Overhang: Finding persuasion drugs is costly, immoral, and not guaranteed to succeed. Perhaps this explains why it hasn’t been attempted outside a few cases like MKULTRA. But as technology advances, the cost goes down and the probability of success goes up, making it more likely that someone will attempt it, and giving them an “overhang” with which to achieve rapid progress if they do. (I hear that there are now multiple startups built around using AI for drug discovery, by the way.) A similar argument might hold for persuasion tools more generally: We might be in a “persuasion tool overhang” in which they have not been developed for ethical and riskiness reasons, but at some point the price and riskiness drops low enough that someone does it, and then that triggers a cascade of more and richer people building better and better versions.
Here are some hasty speculations, beginning with the most important one:
Ideologies & the biosphere analogy:
The world is, and has been for centuries, a memetic warzone. The main factions in the war are ideologies, broadly construed. It seems likely to me that some of these ideologies will use persuasion tools--both on their hosts, to fortify them against rival ideologies, and on others, to spread the ideology.
Consider the memetic ecosystem--all the memes replicating and evolving across the planet. Like the biological ecosystem, some memes are adapted to, and confined to, particular niches, while other memes are widespread. Some memes are in the process of gradually going extinct, while others are expanding their territory. Many exist in some sort of equilibrium, at least for now, until the climate changes. What will be the effect of persuasion tools on the memetic ecosystem?
For ideologies at least, the effects seem straightforward: The ideologies will become stronger, harder to eradicate from hosts and better at spreading to new hosts. If all ideologies got access to equally powerful persuasion tools, perhaps the overall balance of power across the ecosystem would not change, but realistically the tools will be unevenly distributed. The likely result is a rapid transition to a world with fewer, more powerful ideologies. They might be more internally unified, as well, having fewer spin-offs and schisms due to the centralized control and standardization imposed by the persuasion tools. An additional force pushing in this direction is that ideologies that are bigger are likely to have more money and data with which to make better persuasion tools, and the tools themselves will get better the more they are used.
Recall the quotes I led with:
... At that point people won't be able to participate in any online (or offline for that matter) discussions without risking their object-level values being hijacked.
What if most people already live in that world? A world in which taking arguments at face value is not a capacity-enhancing tool, but a security vulnerability? Without trusted filters, would they not dismiss highfalutin arguments out of hand … ?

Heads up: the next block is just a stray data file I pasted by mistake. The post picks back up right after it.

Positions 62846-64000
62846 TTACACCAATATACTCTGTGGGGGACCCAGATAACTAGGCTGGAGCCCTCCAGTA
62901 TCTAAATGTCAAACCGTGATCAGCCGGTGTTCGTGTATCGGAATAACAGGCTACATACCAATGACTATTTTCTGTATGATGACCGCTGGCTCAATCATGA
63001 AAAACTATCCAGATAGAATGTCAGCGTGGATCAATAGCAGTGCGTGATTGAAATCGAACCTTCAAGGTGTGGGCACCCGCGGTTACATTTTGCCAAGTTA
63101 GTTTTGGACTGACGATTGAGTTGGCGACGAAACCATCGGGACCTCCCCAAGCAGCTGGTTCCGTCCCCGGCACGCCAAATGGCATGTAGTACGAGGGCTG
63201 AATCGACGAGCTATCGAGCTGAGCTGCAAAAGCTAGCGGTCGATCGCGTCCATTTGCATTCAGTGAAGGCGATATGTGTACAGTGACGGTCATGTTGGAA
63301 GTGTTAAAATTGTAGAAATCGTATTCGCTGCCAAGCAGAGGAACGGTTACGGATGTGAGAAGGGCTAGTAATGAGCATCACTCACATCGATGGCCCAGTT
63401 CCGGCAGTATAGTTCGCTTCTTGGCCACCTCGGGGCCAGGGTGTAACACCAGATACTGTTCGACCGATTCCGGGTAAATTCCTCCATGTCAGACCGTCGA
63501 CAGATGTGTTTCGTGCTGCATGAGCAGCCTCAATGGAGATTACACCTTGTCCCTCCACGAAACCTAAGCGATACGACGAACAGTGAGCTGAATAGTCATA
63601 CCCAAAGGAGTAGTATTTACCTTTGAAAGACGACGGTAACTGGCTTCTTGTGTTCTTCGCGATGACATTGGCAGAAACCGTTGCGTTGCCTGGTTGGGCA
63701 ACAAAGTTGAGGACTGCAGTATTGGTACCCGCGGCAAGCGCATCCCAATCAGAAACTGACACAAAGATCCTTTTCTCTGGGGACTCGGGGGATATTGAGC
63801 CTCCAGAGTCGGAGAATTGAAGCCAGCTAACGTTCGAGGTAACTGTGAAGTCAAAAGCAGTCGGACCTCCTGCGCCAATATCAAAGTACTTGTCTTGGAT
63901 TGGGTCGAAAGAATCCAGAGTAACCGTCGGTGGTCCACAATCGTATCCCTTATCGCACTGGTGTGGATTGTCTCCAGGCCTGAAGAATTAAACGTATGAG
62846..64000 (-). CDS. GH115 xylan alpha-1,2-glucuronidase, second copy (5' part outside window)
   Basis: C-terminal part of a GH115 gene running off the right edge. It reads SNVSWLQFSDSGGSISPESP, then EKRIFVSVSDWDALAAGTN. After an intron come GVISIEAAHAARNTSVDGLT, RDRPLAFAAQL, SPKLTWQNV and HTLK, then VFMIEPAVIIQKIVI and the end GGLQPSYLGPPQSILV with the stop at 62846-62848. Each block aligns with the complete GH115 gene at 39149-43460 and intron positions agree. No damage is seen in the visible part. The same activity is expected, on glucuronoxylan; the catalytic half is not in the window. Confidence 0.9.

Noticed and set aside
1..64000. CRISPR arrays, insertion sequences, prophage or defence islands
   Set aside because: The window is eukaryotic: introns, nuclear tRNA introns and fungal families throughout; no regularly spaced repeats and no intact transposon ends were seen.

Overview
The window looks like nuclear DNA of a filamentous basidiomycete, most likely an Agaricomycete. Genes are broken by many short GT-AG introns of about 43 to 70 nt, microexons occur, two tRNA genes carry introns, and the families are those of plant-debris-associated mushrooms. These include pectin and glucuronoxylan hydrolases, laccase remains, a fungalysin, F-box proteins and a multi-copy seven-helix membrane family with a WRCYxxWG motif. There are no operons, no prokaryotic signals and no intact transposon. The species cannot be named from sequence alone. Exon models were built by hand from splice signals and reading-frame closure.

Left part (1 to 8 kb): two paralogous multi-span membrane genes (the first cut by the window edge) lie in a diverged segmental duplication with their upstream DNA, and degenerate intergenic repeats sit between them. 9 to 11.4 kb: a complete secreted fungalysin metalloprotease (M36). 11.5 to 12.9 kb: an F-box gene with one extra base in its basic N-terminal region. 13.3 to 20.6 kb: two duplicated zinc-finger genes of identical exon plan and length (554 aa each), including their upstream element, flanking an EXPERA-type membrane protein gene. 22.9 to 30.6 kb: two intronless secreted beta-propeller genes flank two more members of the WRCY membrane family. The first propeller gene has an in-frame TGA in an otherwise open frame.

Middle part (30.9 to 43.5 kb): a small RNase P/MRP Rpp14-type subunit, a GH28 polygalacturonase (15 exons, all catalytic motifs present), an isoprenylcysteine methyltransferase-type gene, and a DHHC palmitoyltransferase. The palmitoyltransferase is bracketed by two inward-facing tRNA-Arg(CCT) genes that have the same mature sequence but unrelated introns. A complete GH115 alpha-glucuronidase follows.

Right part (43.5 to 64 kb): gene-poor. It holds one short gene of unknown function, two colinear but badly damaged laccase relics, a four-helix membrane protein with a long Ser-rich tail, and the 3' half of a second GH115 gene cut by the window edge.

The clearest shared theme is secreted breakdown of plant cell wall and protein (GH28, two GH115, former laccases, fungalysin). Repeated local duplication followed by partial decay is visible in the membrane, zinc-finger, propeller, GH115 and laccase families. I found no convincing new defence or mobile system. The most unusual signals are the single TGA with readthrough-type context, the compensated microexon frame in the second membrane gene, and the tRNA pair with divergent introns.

I think the case can be made that we already live in this world to some extent, and have for millenia. But if persuasion tools get better relative to countermeasures, the world will be more like this.
This seems to me to be an existential risk factor. It’s also a risk factor for lots of other things, for that matter. Ideological strife can get pretty nasty (e.g. religious wars, gulags, genocides, totalitarianism), and even when it doesn’t, it still often gums things up (e.g. suppression of science, zero-sum mentality preventing win-win-solutions, virtue signalling death spirals, refusal to compromise). This is bad enough already, but it’s doubly bad when it comes at a moment in history where big new collective action problems need to be recognized and solved.
Obvious uses: Advertising, scams, propaganda by authoritarian regimes, etc. will improve. This means more money and power to those who control the persuasion tools. Maybe another important implication would be that democracies would have a major disadvantage on the world stage compared to totalitarian autocracies. One of many reasons for this is that scissor statements and other divisiveness-sowing tactics may not technically count as persuasion tools but they would probably get more powerful in tandem.
Will the truth rise to the top: Optimistically, one might hope that widespread use of more powerful persuasion tools will be a good thing, because it might create an environment in which the truth “rises to the top” more easily. For example, if every side of a debate has access to powerful argument-making software, maybe the side that wins is more likely to be the side that’s actually correct. I think this is a possibility but I do not think it is probable. After all, it doesn’t seem to be what’s happened in the last two decades or so of widespread internet use, big data, AI, etc. Perhaps, however, we can make it true for some domains at least, by setting the rules of the debate.